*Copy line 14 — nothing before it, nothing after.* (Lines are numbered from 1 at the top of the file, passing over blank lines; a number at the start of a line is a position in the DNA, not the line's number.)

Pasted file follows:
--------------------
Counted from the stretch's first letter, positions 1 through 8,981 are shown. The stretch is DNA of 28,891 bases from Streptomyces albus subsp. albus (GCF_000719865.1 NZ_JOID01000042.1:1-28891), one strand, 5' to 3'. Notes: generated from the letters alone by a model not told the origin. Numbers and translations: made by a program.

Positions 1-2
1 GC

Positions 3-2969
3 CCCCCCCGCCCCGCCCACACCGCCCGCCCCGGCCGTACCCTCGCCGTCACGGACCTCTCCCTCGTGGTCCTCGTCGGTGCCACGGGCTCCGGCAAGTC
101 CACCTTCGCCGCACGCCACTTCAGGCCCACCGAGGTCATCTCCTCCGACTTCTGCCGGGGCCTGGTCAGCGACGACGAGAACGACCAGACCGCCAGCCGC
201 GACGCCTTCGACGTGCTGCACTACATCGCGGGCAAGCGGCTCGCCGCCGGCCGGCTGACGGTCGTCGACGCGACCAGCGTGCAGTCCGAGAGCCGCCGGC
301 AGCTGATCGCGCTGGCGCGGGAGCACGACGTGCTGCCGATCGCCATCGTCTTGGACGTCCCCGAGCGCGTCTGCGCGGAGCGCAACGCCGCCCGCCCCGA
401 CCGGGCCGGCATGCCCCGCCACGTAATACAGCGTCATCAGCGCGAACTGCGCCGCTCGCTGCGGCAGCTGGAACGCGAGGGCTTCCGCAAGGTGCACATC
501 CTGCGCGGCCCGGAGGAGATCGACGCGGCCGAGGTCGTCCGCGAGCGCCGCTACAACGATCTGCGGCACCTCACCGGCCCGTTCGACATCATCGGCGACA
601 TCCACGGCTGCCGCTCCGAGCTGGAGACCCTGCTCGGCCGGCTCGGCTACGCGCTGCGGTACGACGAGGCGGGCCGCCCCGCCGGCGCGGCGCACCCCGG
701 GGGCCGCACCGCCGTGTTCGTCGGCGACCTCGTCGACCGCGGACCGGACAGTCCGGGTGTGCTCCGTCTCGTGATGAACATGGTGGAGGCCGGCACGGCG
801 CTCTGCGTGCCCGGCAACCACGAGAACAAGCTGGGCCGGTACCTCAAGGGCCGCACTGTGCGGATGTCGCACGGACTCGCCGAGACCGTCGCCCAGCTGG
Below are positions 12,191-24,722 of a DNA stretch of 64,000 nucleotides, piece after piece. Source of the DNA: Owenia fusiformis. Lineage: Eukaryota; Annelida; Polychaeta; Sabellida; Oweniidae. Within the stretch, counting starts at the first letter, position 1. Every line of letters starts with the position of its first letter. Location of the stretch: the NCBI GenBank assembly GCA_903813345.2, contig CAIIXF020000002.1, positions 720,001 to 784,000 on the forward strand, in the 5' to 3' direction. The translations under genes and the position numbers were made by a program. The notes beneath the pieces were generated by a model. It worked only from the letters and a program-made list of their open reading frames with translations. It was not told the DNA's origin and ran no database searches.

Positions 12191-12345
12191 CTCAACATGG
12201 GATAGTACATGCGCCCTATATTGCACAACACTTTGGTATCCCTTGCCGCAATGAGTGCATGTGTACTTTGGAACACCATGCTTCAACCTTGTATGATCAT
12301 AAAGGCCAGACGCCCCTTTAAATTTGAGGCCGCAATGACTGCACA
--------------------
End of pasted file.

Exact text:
Below are positions 12,191-24,722 of a DNA stretch of 64,000 nucleotides, piece after piece. Source of the DNA: Owenia fusiformis. Lineage: Eukaryota; Annelida; Polychaeta; Sabellida; Oweniidae. Within the stretch, counting starts at the first letter, position 1. Every line of letters starts with the position of its first letter. Location of the stretch: the NCBI GenBank assembly GCA_903813345.2, contig CAIIXF020000002.1, positions 720,001 to 784,000 on the forward strand, in the 5' to 3' direction. The translations under genes and the position numbers were made by a program. The notes beneath the pieces were generated by a model. It worked only from the letters and a program-made list of their open reading frames with translations. It was not told the DNA's origin and ran no database searches.